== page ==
The betting among many observers is that the current chaos will end in tears. The massing of troops at the border is one sign. But the biggest thing that suggests that the PLA will march in and declare martial law is that the Chinese Communist Party has what we call 'form'.

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  • INTERNATIONAL

    Repatriating remains is an obligation not a gift

    • Ramona Wadi
    • 01 April 2019
    4 Comments

    The South Australian Museum is rectifying slivers of colonial damage by repatriating the remains of over 4000 Aboriginal people to their communities. This will be welcome news for Aboriginal communities, but also a reminder of the need to lobby against policies that deprive them of the right to a dignified connection with their ancestors.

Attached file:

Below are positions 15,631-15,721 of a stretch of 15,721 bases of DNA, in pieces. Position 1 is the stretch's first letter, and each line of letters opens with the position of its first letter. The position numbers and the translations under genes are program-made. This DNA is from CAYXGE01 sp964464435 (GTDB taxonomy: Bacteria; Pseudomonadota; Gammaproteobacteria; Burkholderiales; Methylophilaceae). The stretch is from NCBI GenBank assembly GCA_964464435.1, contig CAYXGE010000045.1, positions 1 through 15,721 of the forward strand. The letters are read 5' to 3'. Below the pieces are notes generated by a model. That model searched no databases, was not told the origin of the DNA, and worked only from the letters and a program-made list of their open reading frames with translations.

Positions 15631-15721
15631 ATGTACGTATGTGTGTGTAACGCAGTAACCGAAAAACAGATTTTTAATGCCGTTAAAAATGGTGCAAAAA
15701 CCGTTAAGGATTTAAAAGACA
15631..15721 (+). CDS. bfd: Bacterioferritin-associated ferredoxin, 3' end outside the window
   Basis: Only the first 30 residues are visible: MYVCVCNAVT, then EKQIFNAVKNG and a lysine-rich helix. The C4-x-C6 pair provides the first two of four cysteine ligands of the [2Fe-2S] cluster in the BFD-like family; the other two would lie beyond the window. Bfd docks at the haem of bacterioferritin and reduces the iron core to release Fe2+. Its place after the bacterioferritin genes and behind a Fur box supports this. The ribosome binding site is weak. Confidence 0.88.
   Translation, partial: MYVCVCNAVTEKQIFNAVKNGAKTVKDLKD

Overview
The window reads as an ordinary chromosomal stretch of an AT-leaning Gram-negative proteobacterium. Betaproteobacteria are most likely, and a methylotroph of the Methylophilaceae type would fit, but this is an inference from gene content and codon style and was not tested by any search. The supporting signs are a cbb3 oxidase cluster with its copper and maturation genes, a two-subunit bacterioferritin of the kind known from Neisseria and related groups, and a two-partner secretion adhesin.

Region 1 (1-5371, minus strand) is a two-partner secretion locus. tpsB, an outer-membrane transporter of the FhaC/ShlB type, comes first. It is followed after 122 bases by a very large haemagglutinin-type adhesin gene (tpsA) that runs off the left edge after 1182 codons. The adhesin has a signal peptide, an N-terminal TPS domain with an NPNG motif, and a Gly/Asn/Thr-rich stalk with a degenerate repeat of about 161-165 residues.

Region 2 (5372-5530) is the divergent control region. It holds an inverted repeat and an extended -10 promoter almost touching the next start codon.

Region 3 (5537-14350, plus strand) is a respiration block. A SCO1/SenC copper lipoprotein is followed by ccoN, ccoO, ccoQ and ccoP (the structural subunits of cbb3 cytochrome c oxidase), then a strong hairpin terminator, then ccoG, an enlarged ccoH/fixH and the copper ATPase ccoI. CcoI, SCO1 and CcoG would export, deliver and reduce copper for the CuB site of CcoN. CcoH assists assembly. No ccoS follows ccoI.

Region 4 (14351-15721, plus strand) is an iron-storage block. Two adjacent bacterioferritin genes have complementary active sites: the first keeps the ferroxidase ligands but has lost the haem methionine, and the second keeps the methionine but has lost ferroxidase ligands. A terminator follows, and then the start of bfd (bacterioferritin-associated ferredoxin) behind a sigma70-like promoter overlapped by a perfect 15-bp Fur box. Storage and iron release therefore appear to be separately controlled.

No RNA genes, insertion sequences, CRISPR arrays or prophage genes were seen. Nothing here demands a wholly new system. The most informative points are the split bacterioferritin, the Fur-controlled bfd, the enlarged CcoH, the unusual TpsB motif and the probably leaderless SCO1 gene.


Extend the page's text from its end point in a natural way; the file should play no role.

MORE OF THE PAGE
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  • INTERNATIONAL

    The relevance of remembrance in the 21st century

    • Kate Mani
    • 21 April 2017
    7 Comments

    Ypres' human collateral damage and displacement of those forced to flee is investigated at Ypres' In Flanders Fields Museum. The museum handbook parallels Belgian's WWI refugee exodus with the plight of refugees today fleeing Syria, Afghanistan and Africa. It's one way In Flanders Fields Museum is adopting a forward-looking approach to commemoration, pulling World War I's messages and themes out of 1918 and propelling them into the 21st century.

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  • INTERNATIONAL

    Cultural ownership and responsibility is not just a fad

    • Esther Anatolitis
    • 04 October 2016
    10 Comments